I don't know.  I paid for one of my sons to get tested but he never shared that info with me.  He is a lazy slug and probably never even looked at it.  I can assume I got mine from my mother.  My father and brothers stayed trim so I am guessing I got mine from my mom.  She lived till 93 so that might not be a bad deal for me.Out of my 2 parents and 2 brothers I am the only one who became a diabetic.  It may be that I may have lucked out.  I am certain they have the same diabetic gene and we know 3 of my grandparents needed insulin the 4th died in his middle age so he might have also had diabetic genes. There is a common gene that makes you prone to diabetes.  You either need more bad genes or become over weight to become T2.  Over 60% of out population probably has that gene.  This is the conclusion I come to from reading over 60% of our population has at least mild CVD by 65.  They now believe IR is central to CVD.  That is a bit less than blaming CVD on IR but if you don't have serious IR issues you never get any IR. Diabetics can get IR reducing medication.  Smart T2Ds can run less CVD risk than the general population.  I only had trace amounts of CVD at 65 putting me at a lower not higher risk that the general population.  Too bad many T2Ds prefer not to use drugs and 'stay clean'.  They have no idea what level or resk that have opted for.  They are soooo crazy they don't even notice when some of their fellows drop dead from diabetic complications.  They dismiss them as not relevent and will not ponder what happened to them.

 

I am guessing my oldest may have the gene.  He is heavier than I was at his age.  We both have high metabolisms with more than average mussle mass.  My other 2 are too young to tell. My mom was sleek at 30.  I have seen her in a 1950 2 peace swim suit.  She didn't mind showing off.

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Re: ‘Fat but Fit’? The Controversy Continues

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Message 25 of 61

@RonMesnard I wanted to ask you if other members of your family have the fat gene. I know one of my siblings has it. She also has a slightly different ethnic profile than me, though we share parents. Clearly siblings inherit different genes, however I still find the fact that she has a thimble full of Middle Eastern genes where I have none and also she has fewer Basque genes than do I rather fascinating. Smiley Happy

 

Being hungry all the time sounds awful. I had adopted a bad habit of eating mindlessly, you know, snacking while reading, having a treat to reward myself for completing a project, that sort of thing. Mindless eating put pounds on me. To take it off I returned to my routine of keeping tabs on all inputs and outputs. As long as I'm paying attention, I'm good. So that kinda speaks to your comment about obsession. Lots of people see my health initiatives as an obsession, anyway. I see it as the only way I'm going to stay healthy. Perspectives. Smiley Happy

 

 

"The key to success is to keep growing in all areas of life - mental, emotional, spiritual, as well as physical." Julius Erving
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Re: ‘Fat but Fit’? The Controversy Continues

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Message 26 of 61

@RonMesnard  Thanks for the tip on the genome testing. I'll look into that today. Great that it revealed such vital information for you. 

 

At the moment I'm basically wasting food, my metabolism is so fast. My body is done with an 11 AM lunch by 1 PM the next day. This troubles me because of the flu season; I can't be getting the nutrients I need at this rate. So I'm looking into slowing it down some.

 

Genes.

 

On the muscle building gig: yep. DH is a lifelong athlete with a dastardly streak of diabetes running through his family. (6 of 8 immediate family members are/were stricken) We've been working hard for a year to get and keep his blood sugars in the Most Excellent! zone. He has 18% body fat, but carries a wee amount of fat on his neck and at his waist. As he too is a competitive cyclist, we see adding muscle mass to his frame as a way to grant him better endurance without him having to consume sugar (Clif blocks) during a race. And to better process the carbs he consumes during training season.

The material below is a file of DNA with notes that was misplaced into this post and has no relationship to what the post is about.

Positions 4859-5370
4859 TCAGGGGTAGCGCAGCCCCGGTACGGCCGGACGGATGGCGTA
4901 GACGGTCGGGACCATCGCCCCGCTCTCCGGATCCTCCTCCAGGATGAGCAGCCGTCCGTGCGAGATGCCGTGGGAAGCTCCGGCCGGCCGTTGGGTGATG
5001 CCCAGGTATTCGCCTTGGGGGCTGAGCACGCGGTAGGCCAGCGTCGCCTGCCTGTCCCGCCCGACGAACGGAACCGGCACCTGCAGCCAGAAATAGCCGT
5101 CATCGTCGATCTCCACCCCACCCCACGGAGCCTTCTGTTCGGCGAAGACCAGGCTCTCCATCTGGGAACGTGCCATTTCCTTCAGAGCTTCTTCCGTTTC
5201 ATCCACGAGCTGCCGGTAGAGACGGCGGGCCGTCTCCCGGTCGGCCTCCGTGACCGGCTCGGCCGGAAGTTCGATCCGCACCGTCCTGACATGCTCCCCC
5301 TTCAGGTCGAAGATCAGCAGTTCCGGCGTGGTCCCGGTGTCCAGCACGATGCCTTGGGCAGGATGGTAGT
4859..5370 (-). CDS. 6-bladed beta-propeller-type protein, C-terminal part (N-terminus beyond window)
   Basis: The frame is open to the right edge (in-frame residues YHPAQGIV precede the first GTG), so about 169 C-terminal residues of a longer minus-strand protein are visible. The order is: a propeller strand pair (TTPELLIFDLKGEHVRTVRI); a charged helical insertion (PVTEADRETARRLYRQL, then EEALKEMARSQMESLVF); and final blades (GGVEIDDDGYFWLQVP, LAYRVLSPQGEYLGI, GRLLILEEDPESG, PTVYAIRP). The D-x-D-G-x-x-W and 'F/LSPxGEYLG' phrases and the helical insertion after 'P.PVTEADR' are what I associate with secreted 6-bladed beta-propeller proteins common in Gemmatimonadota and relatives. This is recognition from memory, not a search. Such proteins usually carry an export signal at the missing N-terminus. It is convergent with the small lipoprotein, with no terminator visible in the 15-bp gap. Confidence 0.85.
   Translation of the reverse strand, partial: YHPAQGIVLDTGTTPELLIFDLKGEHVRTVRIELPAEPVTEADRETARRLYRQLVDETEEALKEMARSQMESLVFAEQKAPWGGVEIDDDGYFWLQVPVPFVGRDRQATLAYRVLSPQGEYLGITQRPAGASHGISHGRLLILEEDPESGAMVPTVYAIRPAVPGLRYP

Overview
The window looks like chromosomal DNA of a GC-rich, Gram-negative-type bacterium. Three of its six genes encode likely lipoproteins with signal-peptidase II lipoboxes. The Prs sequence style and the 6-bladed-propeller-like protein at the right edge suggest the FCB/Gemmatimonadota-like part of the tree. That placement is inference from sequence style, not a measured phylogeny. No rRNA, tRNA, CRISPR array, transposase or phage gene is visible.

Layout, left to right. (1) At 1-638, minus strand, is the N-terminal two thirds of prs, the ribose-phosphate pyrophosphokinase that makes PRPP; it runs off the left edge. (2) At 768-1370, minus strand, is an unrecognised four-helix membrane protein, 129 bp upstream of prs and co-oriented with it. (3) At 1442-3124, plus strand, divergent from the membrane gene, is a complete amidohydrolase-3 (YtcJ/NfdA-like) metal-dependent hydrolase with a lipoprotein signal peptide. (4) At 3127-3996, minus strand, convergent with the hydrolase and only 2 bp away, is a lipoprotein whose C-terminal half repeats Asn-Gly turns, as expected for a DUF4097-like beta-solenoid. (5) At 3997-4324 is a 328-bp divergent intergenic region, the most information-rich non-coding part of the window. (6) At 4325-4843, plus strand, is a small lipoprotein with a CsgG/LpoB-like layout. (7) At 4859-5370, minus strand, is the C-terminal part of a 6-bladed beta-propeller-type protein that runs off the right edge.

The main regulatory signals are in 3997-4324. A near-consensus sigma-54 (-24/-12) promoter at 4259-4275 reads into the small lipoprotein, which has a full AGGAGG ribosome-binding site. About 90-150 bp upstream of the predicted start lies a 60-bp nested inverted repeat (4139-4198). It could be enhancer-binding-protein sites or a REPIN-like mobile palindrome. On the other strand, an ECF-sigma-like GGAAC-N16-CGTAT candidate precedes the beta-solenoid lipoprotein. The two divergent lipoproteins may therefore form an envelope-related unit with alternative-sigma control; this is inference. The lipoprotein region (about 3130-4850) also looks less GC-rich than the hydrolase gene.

Interesting information about female thought patterns relative to software engineers. That must be the nurture portion of the program: the differences in how a given society shapes the thoughts of females. Interesting. Maybe one of these days American women will grow up holding onto less fear (fear of not being accepted, fear of aging, fear of being unworthy). One can hope. Smiley Happy 

 

Nah, I don't get depressed. I'm practically Howdy Doody. I do have to withdraw sometimes in order to process everything and to maintain equilibrium. Introvert behavior, that. Menopause introduced me to an array of emotions with which I previously had no association. Thankfully that's over and I'm back to being my bada$$ self. Uh, rational and unflappable self. Yeah, that's it. LOL.

 

Smiley Happy

"The key to success is to keep growing in all areas of life - mental, emotional, spiritual, as well as physical." Julius Erving
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Re: ‘Fat but Fit’? The Controversy Continues

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Message 27 of 61

@Epsterunfortunatly I have the fat version of the FATSO gene.  That is a real bite in the ass.  Some people 'never' get hungry because their hunger alarm is set to a very low BG.  Normal is normal but  some of us get hungry at a BG where others are feeling satiated.  I have enough muscle mass that I can lose weight like most men.  We get REAL hungry but only need to hang in there a few weeks and we have lost a few pounds.  The shame of it is, to keep it off with a bad FATSO gene you are always hungry. 

 

Muscles buffering your sugars is way over sold.  It is true and more true if you are building muscle. Watching what you eat is way more powerful.

 

The phsyc value of hormores interests me.  Are you easily depressed?  I ask this because estrogen may help grow the limbic system.  Women have a more advanced limbic system which helps them bond better and make them more empathic.  (Amen)  The more developed your limbic system is the easier you can get depressed.  Minor changes in hormone levels may influence how our brain developes.  A poorly developed limbic system might explain why you have a harder time relating to women or more likely the other way around. Men have poorly developed limbic systems.  That would interfere with the man's primary job, killing things.  Animals for food and enemies because they are bad. Unlike women we can't multitask well but are exceptional at single task such as killing. That ability kept some of us alive long enough for use to reproduce.